Florida Trial Court Erred in Not Allowing Evidence of Plaintiff’s Asbestos Exposure in Tobacco Case
Toxic Tort Alert
The Florida First District Court of Appeal recently reversed and remanded a tobacco case for a new trial opining that the trial court improperly disallowed evidence of asbestos exposure. R.J. Reynolds Tobacco Company v. Mack, 2012 WL 2122305 (June 13, 2012). The case involved a long-time smoker whose estate sued defendant tobacco company for allegedly causing the decedent’s laryngeal cancer and chronic obstructive pulmonary disease (COPD). Prior to trial, the estate filed motions in limine that sought to preclude testimony that the decedent’s illnesses were caused by asbestos exposure while working as an aircraft mechanic or as an automobile mechanic and to preclude any reference to the decedent’s family history of cancer. The trial judge granted the motions subject to a proffer by the tobacco company to establish that the “‘fact exists’ and that the ‘evidence supports the conclusion’ [that the tobacco company] intends to draw from the existence of the fact.”
At trial, the estate’s expert testified that the decedent’s illnesses were more likely than not caused by his heavy smoking of the tobacco company’s product. In response, the tobacco company proffered deposition transcripts, affidavits and articles to suggest alternative causation of the decedent’s illnesses. First, they showed the decedent’s exposure to asbestos while working with and around asbestos-containing products. Second, they provided industrial hygiene evidence reflecting the decedent’s exposure to occupational chemicals and toxins for 22 to 38 years. Third, they provided expert testimony in support that the industrial hygiene evidence gave a sufficient basis to find that the decedent’s occupational exposures increased his risk for laryngeal cancer. Fourth, they provided evidence that the decedent’s extensive family history of cancers increased his risk for laryngeal cancer. And lastly, they produced evidence that asbestos exposure increased the decedent’s risk for laryngeal cancer.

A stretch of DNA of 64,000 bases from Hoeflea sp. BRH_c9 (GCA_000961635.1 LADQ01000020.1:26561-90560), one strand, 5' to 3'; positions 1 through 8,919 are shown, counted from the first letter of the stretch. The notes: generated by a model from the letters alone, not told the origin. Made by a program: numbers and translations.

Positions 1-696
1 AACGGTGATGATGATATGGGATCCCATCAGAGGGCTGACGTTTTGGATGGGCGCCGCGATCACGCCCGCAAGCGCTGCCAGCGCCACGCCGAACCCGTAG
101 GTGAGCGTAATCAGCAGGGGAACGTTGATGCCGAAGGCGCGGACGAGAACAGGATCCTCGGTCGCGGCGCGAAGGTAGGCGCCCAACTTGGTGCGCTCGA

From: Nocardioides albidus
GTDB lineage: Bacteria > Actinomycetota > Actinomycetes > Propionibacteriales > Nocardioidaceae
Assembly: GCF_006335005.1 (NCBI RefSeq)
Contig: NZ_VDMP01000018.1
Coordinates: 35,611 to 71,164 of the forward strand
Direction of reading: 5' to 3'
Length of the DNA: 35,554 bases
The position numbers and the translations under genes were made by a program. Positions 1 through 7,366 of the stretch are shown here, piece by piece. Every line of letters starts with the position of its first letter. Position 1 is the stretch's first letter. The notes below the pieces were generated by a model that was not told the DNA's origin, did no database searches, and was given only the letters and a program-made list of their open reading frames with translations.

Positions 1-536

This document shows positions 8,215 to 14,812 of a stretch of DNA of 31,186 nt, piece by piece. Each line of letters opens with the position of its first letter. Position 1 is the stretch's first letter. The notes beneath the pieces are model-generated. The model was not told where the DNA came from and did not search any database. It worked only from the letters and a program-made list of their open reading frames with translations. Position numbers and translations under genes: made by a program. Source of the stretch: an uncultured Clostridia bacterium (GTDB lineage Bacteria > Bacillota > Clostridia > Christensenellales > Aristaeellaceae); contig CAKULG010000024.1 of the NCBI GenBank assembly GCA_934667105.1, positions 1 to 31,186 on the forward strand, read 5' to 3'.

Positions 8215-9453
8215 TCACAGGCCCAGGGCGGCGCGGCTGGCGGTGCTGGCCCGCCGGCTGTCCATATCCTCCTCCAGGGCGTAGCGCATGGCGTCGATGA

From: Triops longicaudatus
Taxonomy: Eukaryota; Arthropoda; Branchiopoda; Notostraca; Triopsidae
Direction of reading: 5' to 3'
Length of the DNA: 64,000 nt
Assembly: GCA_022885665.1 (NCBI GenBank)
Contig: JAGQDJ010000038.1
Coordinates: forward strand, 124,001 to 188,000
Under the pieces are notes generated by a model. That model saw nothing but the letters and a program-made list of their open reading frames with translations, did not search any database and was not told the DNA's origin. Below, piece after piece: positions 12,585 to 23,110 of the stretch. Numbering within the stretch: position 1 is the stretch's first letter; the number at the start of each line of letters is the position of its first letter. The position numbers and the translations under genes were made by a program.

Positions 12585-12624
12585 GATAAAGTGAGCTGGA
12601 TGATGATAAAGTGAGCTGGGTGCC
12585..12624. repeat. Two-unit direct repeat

During the proffer, the tobacco company also had a medical expert testify as to the decedent’s strong family history of cancer and his significant asbestos exposure. Although the expert was unable to testify within a reasonable degree of medical certainty as to the cause of the decedent’s cancer, he was able to testify that the decedent’s family history and asbestos exposure played a larger role in causing the decedent’s cancer than his smoking (which had ceased 16 years prior to the decedent’s laryngeal cancer diagnosis). The trial court only allowed the expert to testify about the general causes of laryngeal cancer. As such, no evidence was introduced regarding the decedent’s occupational exposures and family history. The jury ultimately found in favor of the estate.
The appellate court found that the trial court unacceptably shifted the estate’s burden of proof to the tobacco company. This is the first tobacco case in Florida where a court has excluded evidence of any occupational exposures to asbestos. We anticipate that the courts will allow such exposure evidence in future tobacco cases.
This alert has been prepared by Hinshaw & Culbertson LLP to provide information on recent legal developments of interest to our readers. It is not intended to provide legal advice for a specific situation or to create an attorney-client relationship.